Of course there are lots of ways of doing damage with a jo as well as poking people with it including swinging it.

The real benefit of using a jo for me is that it is an extension of your own body. In this respect it emphasizes aikido movement that is more subtle in open handed techniques. Also the longer reach of the jo means that you can upset uke’s balance more obviously. Here we were practising projecting uke as they try to grab the end of the jo. You can see how much more you can off balance uke without over reaching yourself.

We played around with a few techniques. One of my favourites being a mae otoshi on uke who is trying to tsuki you in the stomach. Here we are looking at the hand positioning. This is great as you can really get a lot of leverage on the arm to help lift and project uke. We also did a technique that you can use if uke tries to block the mae otoshi. I had real trouble getting this to work with John, he seemed to be unbendable at the waist, which shows good posture. This was very interesting for me and I am going to have to work on the positioning, angle of movement and my posture to see if I can sort that one out. Thanks for the lesson, John.

Finally a note of caution to myself. The day before class I had been shown some jo against jo techniques. This was great fun and I thought we could have a go at them in class. I don’t think it went very well, mostly because I didn’t have a good enough grasp of the movement to teach it effectively.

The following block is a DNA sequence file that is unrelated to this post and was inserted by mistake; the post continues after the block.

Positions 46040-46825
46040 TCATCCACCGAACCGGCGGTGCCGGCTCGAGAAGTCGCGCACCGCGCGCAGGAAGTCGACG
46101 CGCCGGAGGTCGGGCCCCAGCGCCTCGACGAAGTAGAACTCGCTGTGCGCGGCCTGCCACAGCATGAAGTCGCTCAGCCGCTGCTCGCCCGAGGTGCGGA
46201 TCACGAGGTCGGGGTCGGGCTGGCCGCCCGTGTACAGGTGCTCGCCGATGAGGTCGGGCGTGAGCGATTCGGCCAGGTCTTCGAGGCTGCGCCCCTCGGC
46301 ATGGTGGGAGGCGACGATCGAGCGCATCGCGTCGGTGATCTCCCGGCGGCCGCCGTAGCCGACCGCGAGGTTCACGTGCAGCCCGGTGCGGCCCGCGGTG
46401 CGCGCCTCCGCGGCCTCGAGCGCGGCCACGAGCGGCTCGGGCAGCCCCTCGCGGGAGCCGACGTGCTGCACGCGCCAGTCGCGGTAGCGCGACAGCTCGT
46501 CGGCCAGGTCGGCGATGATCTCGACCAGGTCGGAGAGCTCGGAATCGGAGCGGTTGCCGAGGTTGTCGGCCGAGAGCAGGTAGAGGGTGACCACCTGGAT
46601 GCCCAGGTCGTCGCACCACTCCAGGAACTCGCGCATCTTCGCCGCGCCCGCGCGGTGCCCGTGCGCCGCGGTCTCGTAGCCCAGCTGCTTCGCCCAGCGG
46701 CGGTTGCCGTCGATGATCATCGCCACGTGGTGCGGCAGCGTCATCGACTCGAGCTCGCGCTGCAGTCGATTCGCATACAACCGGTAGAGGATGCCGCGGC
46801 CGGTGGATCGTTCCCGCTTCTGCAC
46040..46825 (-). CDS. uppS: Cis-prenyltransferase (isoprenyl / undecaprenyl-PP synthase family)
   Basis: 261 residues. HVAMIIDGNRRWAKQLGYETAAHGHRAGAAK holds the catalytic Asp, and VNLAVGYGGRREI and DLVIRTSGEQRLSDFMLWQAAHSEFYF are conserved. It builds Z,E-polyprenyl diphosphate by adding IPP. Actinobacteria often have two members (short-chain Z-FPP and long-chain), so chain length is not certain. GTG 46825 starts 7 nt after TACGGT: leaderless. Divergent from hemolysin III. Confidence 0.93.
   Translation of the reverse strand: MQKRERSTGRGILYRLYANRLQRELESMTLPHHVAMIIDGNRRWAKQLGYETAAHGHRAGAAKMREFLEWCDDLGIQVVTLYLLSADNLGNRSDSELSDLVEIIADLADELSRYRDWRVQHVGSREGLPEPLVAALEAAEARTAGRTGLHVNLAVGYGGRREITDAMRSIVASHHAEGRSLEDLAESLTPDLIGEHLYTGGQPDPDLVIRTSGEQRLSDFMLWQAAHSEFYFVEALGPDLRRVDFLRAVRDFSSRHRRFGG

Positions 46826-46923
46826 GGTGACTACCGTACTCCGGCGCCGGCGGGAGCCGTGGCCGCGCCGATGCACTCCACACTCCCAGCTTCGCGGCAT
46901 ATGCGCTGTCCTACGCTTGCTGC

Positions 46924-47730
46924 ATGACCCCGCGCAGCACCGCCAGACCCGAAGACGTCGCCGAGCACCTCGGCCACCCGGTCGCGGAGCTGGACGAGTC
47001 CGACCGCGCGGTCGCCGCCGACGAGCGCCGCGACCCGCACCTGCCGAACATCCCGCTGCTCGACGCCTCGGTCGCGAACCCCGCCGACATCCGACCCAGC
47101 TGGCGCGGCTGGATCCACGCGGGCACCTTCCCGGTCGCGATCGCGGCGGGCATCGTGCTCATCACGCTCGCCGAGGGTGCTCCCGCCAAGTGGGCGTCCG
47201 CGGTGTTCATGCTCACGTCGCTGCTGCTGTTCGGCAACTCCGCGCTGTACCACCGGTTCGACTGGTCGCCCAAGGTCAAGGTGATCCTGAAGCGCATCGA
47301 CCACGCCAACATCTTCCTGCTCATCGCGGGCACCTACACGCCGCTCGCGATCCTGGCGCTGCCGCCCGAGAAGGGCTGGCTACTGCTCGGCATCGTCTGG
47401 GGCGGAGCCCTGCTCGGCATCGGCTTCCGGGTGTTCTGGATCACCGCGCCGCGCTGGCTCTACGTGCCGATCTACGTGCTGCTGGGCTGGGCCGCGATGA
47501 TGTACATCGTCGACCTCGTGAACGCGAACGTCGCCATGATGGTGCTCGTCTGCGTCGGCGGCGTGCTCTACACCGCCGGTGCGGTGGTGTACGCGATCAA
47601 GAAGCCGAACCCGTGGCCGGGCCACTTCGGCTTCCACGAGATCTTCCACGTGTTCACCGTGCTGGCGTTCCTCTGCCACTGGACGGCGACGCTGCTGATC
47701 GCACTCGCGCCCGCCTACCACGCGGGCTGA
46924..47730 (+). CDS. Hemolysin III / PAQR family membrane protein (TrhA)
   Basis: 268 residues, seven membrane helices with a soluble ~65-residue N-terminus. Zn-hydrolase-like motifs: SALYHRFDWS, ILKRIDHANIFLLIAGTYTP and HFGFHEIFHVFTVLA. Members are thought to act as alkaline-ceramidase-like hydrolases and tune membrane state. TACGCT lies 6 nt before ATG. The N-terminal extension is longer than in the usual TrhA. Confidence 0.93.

“Make sure you know what you are teaching.” Or at least don’t pretend to know and make sure people realise that this bit is experimental, I think they quite enjoy that.

On entering

Many (if not all) of the randori no kata are irimi (entering) techniques. I think I mentioned that in an earlier blog. The key to entering into someone’s space is to ensure that they lose their posture and you keep yours. It is no good moving in close to your attacker if you are bent over accommodating their position and they are all over you.

A classic technique where this happens a lot is gedan ate. Since we need to get low and under the uke’s arms to target the hips for a throw, it is common for people to lean forward and fit their bodies into the shape provided by uke. It is really easy then for uke to lean their body weight forward and down on you to block your technique. It is important that you enter into the position with a straight vertical back, head up. It is most likely you need to get low and below uke’s arms and in line with the hips but this must be done by lowering the knees. The feeling is that as you begin to make contact, with the lower arm and elbow into uke’s stomach area, you are sliding into their position and they are being off balanced. The off balance has to occur throughout from the moment (or before if possible) contact is made. In that way when you get to the point of throwing uke is already going down and the throw is academic; just a matter of turning the hips and maintaining your own posture and balance.

All other irimi techniques require this kind of attention to posture when entering. You can think about aigamae ate, wake gatame and shiho nage in the same way. If at any point during the technique you give back the posture to uke then you have lost the technique. Other techniques such as oshi taoshi and ude garame have a different moment of entering, slightly later after some earlier movement, but the principle still applies. When you are entering you must take control of uke’s space and posture and keep control until they are thrown.